Fishing reforms – the debate is over

It is mind numbingly obvious that the NSW fishing industry has been in decline for many years. Simplistic solutions aimed at addressing this highly complex situation have all failed over the years. 

Yet, those who complain the loudest regarding current proposals not only provide no solution of their own but they seek to tear down what is now widely accepted as the way forward by attacking individuals along the way.  From ministers to local MPs to other industry members all are attached personally rather than addressing the problem.

Our local MP has done a lot. Meeting with industry, making representations to the minister, taking concerns of his constituents to parliament. In the end, the decision has been made. The debate is over. Even a recent Parliamentary Enquiry has determined that not only should the fisheries reform occur, but NSW Fisheries should hurry up and do it! 

The fishing industry’s problems are too often right in front of consumers in fish shops. Local fish, so ordinary looking they should be in the bait box to local prawns so small consumers cant peel them. And why? Essentially, because of the ‘race to fish’ and no controls on how many can be caught.  The industry maxim of ‘if I don’t go and catch them someone else will’ continues to prevail. It is a recipe for self destruction. 

In less than 20 years approximately 30 per cent of the State’s fish co-ops have vanished while many local fishermen have been pleading to be ‘bought out’. The problem is real and industry wide. Current arrangements are failing the industry, the community and resource sustainability.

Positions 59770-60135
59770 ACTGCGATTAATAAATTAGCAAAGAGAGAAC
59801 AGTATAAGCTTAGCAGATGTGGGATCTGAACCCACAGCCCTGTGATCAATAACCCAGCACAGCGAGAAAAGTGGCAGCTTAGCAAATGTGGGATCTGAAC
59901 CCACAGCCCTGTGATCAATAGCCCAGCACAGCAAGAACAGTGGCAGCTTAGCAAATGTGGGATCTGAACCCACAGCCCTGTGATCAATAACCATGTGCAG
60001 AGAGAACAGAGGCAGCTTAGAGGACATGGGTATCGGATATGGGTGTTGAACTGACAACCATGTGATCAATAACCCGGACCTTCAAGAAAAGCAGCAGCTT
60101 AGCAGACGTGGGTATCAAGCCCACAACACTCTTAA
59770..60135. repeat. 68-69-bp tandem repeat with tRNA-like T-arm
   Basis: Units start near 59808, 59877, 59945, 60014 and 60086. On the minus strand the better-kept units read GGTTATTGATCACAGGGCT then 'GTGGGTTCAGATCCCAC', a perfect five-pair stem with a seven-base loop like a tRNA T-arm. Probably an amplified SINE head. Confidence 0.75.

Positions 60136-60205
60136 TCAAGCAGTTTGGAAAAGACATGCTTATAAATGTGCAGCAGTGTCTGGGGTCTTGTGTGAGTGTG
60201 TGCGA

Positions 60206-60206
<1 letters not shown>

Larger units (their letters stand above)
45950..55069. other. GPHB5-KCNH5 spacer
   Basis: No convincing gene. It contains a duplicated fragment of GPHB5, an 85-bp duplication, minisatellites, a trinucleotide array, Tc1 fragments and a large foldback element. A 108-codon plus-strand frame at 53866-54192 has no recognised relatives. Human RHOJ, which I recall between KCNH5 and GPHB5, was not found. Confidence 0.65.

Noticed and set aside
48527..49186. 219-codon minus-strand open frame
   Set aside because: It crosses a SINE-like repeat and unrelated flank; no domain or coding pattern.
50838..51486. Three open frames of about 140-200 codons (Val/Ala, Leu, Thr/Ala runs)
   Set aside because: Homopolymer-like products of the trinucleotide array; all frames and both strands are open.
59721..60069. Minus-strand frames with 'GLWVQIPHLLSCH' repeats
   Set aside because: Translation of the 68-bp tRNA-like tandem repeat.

There is no doubt fishermen and their families are under pressure. The current process has been way too long – more than six years. Reform fatigue is setting in.  Finalisation has now been put back further, prolonging the agony and, is not welcome particularly given no industry group asked for this delay. 

Simplistic solutions that have been applied in the past such as ‘reducing numbers of fishermen’ are not the answer. Over decades now, a procession of experts, independent reports, industry representations and now a Parliamentary Inquiry have all come to the same conclusion regarding this reform package – get with the current plan and get on with it!

No system is perfect. In order to look after those who participate in the reform program and who want to continue to fish into the future, a Ministerial undertaking has been given at the Parliamentary Inquiry, under oath, that no one will be ‘left behind’. This is a unique commitment. 

It is time to recognise that –its over. The debate has been had. The direction is clear and this reform is going to happen. Its time for the industry to come together and make a better future for local fishermen, their families and those who keep us all in a job – seafood consumers.  

Phillip Byrnes,

managing director,

Great Lakes Fisheries Pty Ltd.